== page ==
Lawyer for Indiana abortion doctor warns of legal action against those who ‘smeared’ client

An attorney for Dr. Caitlin Bernard has threatened legal action against those who “smeared” her client, insisting the Indianapolis physician complied with the law in treating a 10-year-old Ohio girl who traveled to Indiana for an abortion.

Attorney Kathleen DeLaney said that her client “took every appropriate and proper action in accordance with the law and both her medical and ethical training as a physician.”

“She followed all relevant policies, procedures, and regulations in this case, just as she does every day to provide the best possible care for her patients,” Ms. DeLaney said in a Thursday statement. “She has not violated any law, including patient privacy laws, and she has not been disciplined by her employer. We are considering legal action against those who have smeared my client, including Indiana Attorney General Todd Rokita, and know that the facts will all come out in due time.”

Mr. Rokita launched an investigation Wednesday into whether Dr. Bernard complied with reporting laws on child abuse after she told the Indianapolis Star in a July 1 article that she treated a pregnant 10-year-old. The case has become a flashpoint on abortion access since the fall of Roe v. Wade in a Supreme Court ruling last month.

The latest information emerging on the case supports Ms. DeLaney’s insistence that Dr. Bernard followed the law on reporting and privacy.

Dr. Bernard filed a “terminated pregnancy form” on July 2 after performing the abortion on June 30, and indicated that the girl sought the abortion because of abuse, according to the IndyStar and WXIN-TV, citing records from the Indiana Department of Health and the Department of Children Services.

The dates indicate that the forms were filed in time, given that state law requires the filing of such documentation in abuse cases within three days.

Indiana University Health said in a Friday statement that an internal investigation found Dr. Bernard complied with “privacy laws,” presumably referring to the Health Insurance Portability and Accountability Act [HIPAA].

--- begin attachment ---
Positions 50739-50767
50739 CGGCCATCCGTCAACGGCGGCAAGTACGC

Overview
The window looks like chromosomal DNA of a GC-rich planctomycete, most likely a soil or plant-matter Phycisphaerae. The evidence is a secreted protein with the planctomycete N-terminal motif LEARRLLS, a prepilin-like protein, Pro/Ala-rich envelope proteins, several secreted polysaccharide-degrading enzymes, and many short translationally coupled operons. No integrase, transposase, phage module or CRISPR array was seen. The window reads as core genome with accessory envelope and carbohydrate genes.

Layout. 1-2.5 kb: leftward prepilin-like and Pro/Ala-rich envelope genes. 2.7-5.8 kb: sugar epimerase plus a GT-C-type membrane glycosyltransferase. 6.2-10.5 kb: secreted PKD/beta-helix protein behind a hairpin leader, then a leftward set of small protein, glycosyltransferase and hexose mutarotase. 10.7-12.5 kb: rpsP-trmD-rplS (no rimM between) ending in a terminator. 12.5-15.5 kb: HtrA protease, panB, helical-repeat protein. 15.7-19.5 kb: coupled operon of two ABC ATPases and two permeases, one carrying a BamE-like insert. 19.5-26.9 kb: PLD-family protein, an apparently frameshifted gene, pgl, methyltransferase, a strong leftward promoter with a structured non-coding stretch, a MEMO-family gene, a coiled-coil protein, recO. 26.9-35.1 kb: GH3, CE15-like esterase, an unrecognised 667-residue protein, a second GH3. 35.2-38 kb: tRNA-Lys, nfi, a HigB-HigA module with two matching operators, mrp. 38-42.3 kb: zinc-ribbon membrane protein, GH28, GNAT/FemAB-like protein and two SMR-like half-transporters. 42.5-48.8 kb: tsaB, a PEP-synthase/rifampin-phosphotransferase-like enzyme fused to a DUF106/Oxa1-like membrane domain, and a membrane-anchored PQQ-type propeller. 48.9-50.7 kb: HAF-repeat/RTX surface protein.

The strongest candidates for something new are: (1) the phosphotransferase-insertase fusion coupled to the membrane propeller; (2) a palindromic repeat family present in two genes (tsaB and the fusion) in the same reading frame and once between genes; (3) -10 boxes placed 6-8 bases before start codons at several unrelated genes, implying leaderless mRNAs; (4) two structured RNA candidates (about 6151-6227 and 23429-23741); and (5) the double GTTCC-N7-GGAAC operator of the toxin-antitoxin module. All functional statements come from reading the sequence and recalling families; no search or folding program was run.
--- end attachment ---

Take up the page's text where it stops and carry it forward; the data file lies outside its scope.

“As part of IU Health’s commitment to patient privacy and compliance with privacy laws, IU Health routinely initiates reviews, including the matters in the news concerning Dr. Caitlin Bernard,” said IU in an email to The Washington Times. “Pursuant to its policy, IU Health conducted an investigation with the full cooperation of Dr. Bernard and other IU Health team members. IU Health’s investigation found Dr. Bernard in compliance with privacy laws.”

President Biden cited the case as an example of states with unreasonably strict abortion laws. The girl was reportedly pregnant for six weeks and three days, fueling a debate over whether she would have qualified for an abortion under Ohio’s heartbeat law.

The White House offered no evidence to support the report. Two fact-checkers, Snopes and The Washington Post, said they were unable to verify the incident, prompting speculation about the report’s accuracy.

On Tuesday, however, police in Columbus, Ohio, charged 27-year-old Gerson Fuentes with first-degree rape in the case. The assistant prosecutor said he is believed to be in the country illegally. The girl’s mother contacted Franklin County Child Services on June 22, the Columbus Dispatch reported.

Mr. Rokita’s office said its investigation is ongoing.

“As we stated, we are gathering evidence from multiple sources and agencies related to these allegations. Our legal review of it remains open,” said the office in a Friday statement.

Dr. Bernard posted a tweet Wednesday, her first comment since the July 1 story broke.

“My heart breaks for all survivors of sexual assault and abuse,” she tweeted. “I am so sad that our country is failing them when they need us most. Doctors must be able to give people the medical care they need, when and where they need it.”

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